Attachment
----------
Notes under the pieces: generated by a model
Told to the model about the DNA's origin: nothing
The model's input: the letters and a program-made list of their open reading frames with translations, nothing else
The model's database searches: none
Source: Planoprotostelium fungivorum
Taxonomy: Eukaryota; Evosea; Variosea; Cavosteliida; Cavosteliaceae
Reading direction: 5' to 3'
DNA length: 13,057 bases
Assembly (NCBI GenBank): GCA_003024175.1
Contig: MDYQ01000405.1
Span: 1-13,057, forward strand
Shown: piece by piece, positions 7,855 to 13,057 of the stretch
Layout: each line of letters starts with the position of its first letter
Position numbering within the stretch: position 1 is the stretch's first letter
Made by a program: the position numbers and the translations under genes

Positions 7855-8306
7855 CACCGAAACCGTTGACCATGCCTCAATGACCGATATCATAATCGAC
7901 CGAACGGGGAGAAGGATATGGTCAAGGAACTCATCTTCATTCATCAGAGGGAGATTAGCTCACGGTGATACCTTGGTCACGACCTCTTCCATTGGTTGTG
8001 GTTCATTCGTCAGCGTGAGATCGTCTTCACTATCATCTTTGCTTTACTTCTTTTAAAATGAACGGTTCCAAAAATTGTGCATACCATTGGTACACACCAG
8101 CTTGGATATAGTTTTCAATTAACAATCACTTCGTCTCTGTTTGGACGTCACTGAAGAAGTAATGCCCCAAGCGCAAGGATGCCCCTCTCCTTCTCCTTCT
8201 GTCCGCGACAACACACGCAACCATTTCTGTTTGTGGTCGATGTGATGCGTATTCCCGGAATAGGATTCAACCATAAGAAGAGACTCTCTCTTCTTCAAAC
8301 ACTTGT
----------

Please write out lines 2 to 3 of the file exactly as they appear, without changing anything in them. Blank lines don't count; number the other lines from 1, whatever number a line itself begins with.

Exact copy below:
Told to the model about the DNA's origin: nothing
The model's input: the letters and a program-made list of their open reading frames with translations, nothing else